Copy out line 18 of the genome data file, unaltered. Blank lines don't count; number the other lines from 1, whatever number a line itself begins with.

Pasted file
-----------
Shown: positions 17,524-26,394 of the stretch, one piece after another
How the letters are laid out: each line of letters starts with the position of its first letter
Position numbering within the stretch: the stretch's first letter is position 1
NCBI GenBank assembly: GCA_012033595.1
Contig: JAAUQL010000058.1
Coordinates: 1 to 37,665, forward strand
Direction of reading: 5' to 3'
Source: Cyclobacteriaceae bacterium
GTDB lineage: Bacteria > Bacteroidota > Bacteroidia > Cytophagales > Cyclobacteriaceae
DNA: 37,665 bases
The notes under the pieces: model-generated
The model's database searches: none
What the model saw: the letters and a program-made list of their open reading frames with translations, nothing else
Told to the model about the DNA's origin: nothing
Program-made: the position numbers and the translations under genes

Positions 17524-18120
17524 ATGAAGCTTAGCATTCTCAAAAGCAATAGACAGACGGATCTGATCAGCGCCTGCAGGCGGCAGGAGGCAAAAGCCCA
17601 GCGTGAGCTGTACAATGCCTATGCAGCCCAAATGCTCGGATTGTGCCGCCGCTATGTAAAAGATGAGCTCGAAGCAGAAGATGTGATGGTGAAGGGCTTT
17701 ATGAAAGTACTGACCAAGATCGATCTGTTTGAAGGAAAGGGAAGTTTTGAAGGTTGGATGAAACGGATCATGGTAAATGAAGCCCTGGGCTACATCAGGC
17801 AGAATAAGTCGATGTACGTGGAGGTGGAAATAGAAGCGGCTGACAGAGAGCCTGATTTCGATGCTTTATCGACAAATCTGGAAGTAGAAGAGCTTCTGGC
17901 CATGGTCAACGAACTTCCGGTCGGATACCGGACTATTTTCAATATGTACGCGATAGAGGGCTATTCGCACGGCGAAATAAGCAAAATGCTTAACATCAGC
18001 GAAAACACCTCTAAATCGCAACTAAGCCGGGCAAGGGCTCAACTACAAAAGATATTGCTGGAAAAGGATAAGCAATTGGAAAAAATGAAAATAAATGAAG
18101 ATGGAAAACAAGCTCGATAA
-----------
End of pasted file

17601 GCGTGAGCTGTACAATGCCTATGCAGCCCAAATGCTCGGATTGTGCCGCCGCTATGTAAAAGATGAGCTCGAAGCAGAAGATGTGATGGTGAAGGGCTTT